(* FILL IN HERE *) Admitted.

Defining Merge

Next, we need a merge function, which takes two sorted lists (of naturals) and returns their sorted result. This would seem easy to write:

    Fixpoint merge l1 l2 :=
      match l1, l2 with
      | [], _l2
      | _, [] ⇒ l1
      | a1::l1', a2::l2'
          if a1 <=? a2 then a1 :: merge l1' l2 else a2 :: merge l1 l2'
But Coq will reject this definition with the message:

    Error: Cannot guess decreasing argument of fix.
Coq insists the every Fixpoint definition be structurally recursive on some specified argument, meaning that at each recursive call the callee is passed a value that is a sub-term of the caller's argument value. This check guarantees that every Fixpoint is actually terminating.
It is fairly obvious that this function is in fact terminating, because at each call, either l1 or l2 is passed the tail of its original value. But unfortunately, Fixpoint recursive calls must always decrease on a single fixed argument -- and neither l1 nor l2 will do. (That's why Coq couldn't guess the one to use.) We might reasonably wish that Coq was a little smarter, but it isn't.
There are a number of ways to get around the problem of convincing Coq that a function is actually terminating when the "natural" Fixpoint doesn't work. In this case, a little creativity (or a peek at the Coq library) might lead us to the following definition:

Fixpoint merge l1 l2 {struct l1} :=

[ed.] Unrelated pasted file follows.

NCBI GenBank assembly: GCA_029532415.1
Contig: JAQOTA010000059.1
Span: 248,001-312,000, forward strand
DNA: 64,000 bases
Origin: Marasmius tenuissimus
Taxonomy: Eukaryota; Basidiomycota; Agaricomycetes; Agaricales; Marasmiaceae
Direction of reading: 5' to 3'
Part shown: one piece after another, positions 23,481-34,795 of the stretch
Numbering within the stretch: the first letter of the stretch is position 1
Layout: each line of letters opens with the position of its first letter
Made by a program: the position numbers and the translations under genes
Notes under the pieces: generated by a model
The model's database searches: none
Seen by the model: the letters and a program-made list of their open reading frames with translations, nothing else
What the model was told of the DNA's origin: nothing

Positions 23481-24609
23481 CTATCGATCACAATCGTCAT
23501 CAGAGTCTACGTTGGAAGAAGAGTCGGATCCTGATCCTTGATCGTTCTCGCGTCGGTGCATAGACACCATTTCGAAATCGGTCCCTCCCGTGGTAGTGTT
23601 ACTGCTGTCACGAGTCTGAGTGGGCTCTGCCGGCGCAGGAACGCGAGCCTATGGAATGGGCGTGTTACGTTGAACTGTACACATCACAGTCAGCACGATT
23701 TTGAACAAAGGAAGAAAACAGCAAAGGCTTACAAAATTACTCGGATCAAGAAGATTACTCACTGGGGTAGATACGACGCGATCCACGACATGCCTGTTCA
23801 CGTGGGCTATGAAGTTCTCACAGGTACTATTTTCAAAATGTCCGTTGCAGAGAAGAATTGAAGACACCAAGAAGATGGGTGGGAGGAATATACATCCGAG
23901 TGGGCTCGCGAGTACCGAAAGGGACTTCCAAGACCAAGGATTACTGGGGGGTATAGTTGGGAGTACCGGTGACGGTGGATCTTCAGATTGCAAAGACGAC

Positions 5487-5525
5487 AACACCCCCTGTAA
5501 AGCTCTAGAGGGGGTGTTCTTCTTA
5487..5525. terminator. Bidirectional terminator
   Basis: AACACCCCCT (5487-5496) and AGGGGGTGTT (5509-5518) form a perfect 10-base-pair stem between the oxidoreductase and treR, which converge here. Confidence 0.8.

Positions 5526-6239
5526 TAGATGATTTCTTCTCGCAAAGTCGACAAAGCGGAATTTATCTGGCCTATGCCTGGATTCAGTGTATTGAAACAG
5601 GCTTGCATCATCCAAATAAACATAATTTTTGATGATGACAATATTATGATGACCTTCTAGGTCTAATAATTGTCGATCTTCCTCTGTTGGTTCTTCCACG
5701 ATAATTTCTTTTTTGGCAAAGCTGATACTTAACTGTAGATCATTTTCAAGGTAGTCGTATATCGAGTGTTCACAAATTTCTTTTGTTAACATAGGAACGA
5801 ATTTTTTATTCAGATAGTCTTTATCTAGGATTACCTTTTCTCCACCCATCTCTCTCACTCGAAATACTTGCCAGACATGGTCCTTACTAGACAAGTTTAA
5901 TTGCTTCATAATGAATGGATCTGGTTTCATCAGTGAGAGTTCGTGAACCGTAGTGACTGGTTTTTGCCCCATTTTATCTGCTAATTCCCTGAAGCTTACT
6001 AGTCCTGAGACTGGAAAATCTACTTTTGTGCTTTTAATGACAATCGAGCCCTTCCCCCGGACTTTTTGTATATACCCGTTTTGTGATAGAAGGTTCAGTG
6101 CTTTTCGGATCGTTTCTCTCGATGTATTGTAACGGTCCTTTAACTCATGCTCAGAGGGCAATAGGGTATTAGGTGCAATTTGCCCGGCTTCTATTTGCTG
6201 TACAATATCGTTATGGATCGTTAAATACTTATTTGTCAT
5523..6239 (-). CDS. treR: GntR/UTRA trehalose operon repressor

let fix merge_aux l2 :=
  match l1, l2 with
  | [], _l2
  | _, []l1
  | a1::l1', a2::l2'
      if a1 <=? a2 then a1 :: merge l1' l2 else a2 :: merge_aux l2'
  in merge_aux l2.
Coq accepts the outer definition because it is structurally decreasing on l1 (we specify that with the {struct l1} annotation, although Coq would have guessed this even if we didn't write it), and it accepts the inner definition because it is structurally recursive on its (sole) argument. (Note that let fix ... in ... end is just a mechanism for defining a local recursive function.)
This definition will turn out to work pretty well; the only irritation is that simplification will show the definition of merge_aux, as illustrated by the following examples.
First, let's remind ourselves that Coq desugars a match over multiple arguments into a nested sequence of matches:

Print merge.
==> (after a little renaming for clarity)

    fix merge (l1 l2 : list nat) {struct l1} : list nat :=
        fix merge_aux (l2 : list nat) : list nat :=
          match l1 with
          | [] ⇒ l2
          | a1 :: l1'
              match l2 with
              | [] ⇒ l1